It’s an annual springtime adventure.
All across Canada, the United States, Europe, and Asia, people are beginning to forage for Morel mushrooms.
Morel mushrooms are elusive. The grow in shady spots around trees… often elm, oak, ash, poplar, and sycamore trees. Keep an eye on the ground around pine trees, too. You might spy some morels there.
These popular mushrooms tend to favor growing around the base of dead or dying trees. You can also look along forest streams. They won’t grow in the soggy soil, but in the cool places a few feet from the bank, you might have some luck.
Morel mushrooms also seem to sprout up where the soil has been disturbed recently. If there’s an area that had a forest fire two or three years ago, it may have a bumper crop of Morels this season. Check along lightly used trails, inside abandoned orchards, and where trees have been harvested.
You don’t need to venture deep into the forest to find Morels. Often, they grow best on the edges of woodlands. You might even find a few growing in your local parks and natural areas!
The thing with Morels is they come naturally camouflaged. They look a lot like a rock, a clump of dirt, or a pinecone. If you want to find them, you have to be patient and willing to get low to the ground.
The good news is, if you do find a Morel or two, chances are there are more nearby. Search the surrounding area carefully and odds are you’ll add to your haul.
The one place you won’t find Morels (usually) is at your local grocery store. Morels are difficult to cultivate, so unless you forage for them or know someone who does, you might not get the chance to enjoy these tasty treats.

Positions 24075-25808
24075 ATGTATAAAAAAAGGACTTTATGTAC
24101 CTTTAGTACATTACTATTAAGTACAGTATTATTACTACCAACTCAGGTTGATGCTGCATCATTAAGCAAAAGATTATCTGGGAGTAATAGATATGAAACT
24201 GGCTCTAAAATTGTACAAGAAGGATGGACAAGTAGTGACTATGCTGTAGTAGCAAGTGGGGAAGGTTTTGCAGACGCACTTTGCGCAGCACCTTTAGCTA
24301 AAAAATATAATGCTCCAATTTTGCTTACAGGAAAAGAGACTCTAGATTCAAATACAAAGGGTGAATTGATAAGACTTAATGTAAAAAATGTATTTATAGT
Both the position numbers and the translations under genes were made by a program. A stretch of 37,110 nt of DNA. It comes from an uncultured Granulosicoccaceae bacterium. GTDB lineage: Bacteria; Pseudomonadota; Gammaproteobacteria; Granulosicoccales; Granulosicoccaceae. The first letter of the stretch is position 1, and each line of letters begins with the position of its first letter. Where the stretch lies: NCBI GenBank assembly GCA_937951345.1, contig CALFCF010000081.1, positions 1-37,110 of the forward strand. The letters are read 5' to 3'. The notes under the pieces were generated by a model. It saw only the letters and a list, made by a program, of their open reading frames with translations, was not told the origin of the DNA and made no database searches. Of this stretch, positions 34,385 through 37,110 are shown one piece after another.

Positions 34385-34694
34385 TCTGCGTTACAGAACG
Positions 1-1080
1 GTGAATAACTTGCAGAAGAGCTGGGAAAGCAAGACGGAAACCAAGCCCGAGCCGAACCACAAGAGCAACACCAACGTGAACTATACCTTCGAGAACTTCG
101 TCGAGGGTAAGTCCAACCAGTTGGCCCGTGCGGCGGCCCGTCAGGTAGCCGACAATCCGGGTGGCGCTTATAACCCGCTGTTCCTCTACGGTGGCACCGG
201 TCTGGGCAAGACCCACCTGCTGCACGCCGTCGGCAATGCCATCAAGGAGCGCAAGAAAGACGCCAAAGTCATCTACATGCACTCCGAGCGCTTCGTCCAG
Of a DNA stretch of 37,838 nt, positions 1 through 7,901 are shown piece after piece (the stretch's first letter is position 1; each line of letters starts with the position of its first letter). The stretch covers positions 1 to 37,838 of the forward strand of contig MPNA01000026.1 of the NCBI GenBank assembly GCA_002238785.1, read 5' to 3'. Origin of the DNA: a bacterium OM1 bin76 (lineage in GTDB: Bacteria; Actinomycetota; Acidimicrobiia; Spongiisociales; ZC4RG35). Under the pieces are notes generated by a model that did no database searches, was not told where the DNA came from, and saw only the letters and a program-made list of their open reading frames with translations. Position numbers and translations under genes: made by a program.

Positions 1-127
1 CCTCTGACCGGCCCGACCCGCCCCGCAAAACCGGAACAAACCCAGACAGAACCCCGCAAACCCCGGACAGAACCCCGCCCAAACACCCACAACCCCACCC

Now, you may be wondering why people spend entire days, eyes to the ground, excited to find even a few of these wrinkly little fungi.
Of course there’s the novelty and the promise of an extra special meal at the end of the day.
But even more important is the simple fun of foraging.
The Great Morel — a website dedicated to Morels — has an entire page dedicated to people’s foraging stories.
You’ll find a story there about a family that has been foraging together for generations. Each spring, whoever finds the first Morels packs them up and delivers them to their grandma — as a thank you for teaching them to love the annual ritual.
And another about a man who found so many Morels on one hillside in West Virginia that he had to take off his shirt to use as a makeshift basket.
If you’re thinking you’d like to make some of your own foraging memories, here’s what you need to know…
Morel season starts at different times depending on your location.
The mushrooms like the cool dampness of spring. They start to show themselves in places like California, Arkansas, and Tennessee in March. In April, people all through the Northeast and the upper Midwest begin to report sightings. Morels start to come on in April in the Pacific Northwest, the Mountain West, and Canada, too, but those areas tend to see more activity in May.